TSMC files pre-emptive suit to invalidate patents

Taiwan Semiconductor Manufacturing Co. Ltd. (TSMC), the world’s largest contract chip maker, filed a pre-emptive suit in a U.S. District court Friday in a bid to invalidate technology patents, held by a Chicago company, that it said are being used against its clients.

TSMC filed the suit after learning from lawyers at Syndia Corp. that the smaller company planned to file infringement suits based on two of its patents. Syndia has sent letters to TSMC customers requesting payment of a “lump sum licensing offer” to cover use of the patents, according to a TSMC statement Monday.

Syndia, based in Chicago, wasn’t immediately available for comment. The company was founded in 1994 and develops technologies related to the material sciences that it licenses to third parties.

TSMC didn’t say which of its customers received the letters. It produces chips under contract for companies that don’t have their own fabrication plants or who need additional supplies, and customers include Nvidia Corp., Texas Instruments Inc. and Qualcomm Inc. The company is expected to account for about 44 percent of the total foundry market in 2003, according to an estimate from Salomon Smith Barney Inc.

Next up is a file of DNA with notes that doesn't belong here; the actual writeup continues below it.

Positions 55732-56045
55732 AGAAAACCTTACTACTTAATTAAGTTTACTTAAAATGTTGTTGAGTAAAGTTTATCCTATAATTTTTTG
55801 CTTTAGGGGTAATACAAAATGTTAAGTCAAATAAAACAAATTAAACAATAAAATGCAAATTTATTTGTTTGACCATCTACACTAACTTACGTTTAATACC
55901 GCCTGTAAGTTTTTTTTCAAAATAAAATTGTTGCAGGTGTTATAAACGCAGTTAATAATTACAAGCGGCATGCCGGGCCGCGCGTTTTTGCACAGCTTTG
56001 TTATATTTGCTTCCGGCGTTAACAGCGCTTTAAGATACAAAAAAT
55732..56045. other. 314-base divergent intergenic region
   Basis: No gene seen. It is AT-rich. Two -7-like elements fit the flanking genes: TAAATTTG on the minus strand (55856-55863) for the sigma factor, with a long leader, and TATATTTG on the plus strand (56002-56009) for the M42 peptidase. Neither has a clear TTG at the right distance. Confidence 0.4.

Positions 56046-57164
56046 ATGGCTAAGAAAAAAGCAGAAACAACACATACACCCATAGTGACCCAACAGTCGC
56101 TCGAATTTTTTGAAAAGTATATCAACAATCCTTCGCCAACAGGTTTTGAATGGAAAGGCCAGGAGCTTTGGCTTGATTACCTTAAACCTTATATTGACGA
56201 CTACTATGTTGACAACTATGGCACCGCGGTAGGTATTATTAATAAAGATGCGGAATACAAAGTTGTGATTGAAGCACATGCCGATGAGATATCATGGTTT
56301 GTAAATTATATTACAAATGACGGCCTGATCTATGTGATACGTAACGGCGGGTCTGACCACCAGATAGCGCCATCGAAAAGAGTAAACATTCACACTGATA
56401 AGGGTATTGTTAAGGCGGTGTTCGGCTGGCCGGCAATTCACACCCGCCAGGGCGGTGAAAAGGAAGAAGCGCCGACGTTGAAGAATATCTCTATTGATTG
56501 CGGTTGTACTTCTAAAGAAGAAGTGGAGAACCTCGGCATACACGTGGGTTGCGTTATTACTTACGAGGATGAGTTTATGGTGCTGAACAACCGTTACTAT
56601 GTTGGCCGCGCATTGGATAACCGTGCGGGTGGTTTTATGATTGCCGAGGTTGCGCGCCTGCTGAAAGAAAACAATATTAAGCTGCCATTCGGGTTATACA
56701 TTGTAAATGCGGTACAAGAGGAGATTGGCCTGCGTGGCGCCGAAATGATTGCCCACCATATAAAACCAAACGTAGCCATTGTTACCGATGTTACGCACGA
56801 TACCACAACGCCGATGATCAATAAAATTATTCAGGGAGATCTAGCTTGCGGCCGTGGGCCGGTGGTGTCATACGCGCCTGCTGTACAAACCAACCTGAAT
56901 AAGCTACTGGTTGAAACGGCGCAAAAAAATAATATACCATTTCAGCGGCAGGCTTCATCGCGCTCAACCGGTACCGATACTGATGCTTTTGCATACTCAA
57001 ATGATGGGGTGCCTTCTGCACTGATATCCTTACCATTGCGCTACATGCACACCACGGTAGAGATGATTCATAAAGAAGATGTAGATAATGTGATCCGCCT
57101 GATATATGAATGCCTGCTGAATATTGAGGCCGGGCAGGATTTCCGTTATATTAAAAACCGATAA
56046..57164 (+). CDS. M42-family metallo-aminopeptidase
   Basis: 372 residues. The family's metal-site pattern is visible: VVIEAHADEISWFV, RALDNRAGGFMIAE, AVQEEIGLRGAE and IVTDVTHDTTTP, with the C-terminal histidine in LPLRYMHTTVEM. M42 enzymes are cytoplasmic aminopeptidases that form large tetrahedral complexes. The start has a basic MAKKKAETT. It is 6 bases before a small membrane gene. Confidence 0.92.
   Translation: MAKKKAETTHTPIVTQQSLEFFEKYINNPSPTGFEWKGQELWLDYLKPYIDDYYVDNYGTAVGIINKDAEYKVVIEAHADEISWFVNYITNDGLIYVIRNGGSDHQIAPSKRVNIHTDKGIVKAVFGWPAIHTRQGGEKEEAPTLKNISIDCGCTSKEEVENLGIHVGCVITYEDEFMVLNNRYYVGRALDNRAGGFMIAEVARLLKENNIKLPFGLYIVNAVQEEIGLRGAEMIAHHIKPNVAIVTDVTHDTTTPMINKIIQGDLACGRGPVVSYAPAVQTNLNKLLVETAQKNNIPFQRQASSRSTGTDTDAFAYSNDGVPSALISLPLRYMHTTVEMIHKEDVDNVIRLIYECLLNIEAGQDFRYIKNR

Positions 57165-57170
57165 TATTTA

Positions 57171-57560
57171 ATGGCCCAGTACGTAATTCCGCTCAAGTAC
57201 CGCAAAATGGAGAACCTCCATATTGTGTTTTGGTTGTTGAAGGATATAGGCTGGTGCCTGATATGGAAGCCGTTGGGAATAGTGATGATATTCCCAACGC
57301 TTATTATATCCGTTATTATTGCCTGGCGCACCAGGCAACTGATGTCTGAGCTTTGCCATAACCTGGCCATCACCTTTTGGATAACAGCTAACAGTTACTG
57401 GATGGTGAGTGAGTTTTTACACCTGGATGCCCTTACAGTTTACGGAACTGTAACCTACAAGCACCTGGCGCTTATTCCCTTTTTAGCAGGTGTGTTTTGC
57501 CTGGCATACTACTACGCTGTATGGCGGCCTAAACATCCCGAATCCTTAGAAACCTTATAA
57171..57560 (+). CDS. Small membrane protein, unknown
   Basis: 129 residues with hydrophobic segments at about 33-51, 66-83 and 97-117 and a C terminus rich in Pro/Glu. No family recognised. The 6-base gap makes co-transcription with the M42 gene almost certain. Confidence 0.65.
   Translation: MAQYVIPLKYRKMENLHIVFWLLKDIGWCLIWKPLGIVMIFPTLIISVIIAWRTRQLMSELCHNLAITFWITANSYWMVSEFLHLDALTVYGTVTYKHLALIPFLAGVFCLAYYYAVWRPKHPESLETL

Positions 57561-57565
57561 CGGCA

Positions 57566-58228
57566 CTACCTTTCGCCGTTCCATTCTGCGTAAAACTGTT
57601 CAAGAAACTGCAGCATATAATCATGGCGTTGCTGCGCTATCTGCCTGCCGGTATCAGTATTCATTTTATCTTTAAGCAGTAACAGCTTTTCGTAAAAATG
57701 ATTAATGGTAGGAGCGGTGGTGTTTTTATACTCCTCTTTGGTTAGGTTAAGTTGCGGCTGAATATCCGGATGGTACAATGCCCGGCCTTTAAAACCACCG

TSMC said it filed the lawsuit in a bid to protect its customers. It seeks declaratory judgement that two of Syndia’s patents are invalid, unenforceable and are not infringed upon by TSMC. TSMC also accused Syndia of trying to interfere with its customer relationships.

The suit was filed in the U.S. District Court, Northern District of California, in San Jose by TSMC Ltd., TSMC North America and WaferTech LLC, a TSMC subsidiary.

The patents in question, numbers 4,702,808 and 5,131,941, were filed with the U.S. Patent Office in 1957 and 1964 by a Jerome H. Lemelson and issued in 1987 and 1992, according to TSMC. It said the patents were “allegedly” assigned to Syndia in 2001 through the Lemelson Medical, Educational and Research Foundation Limited Partnership.

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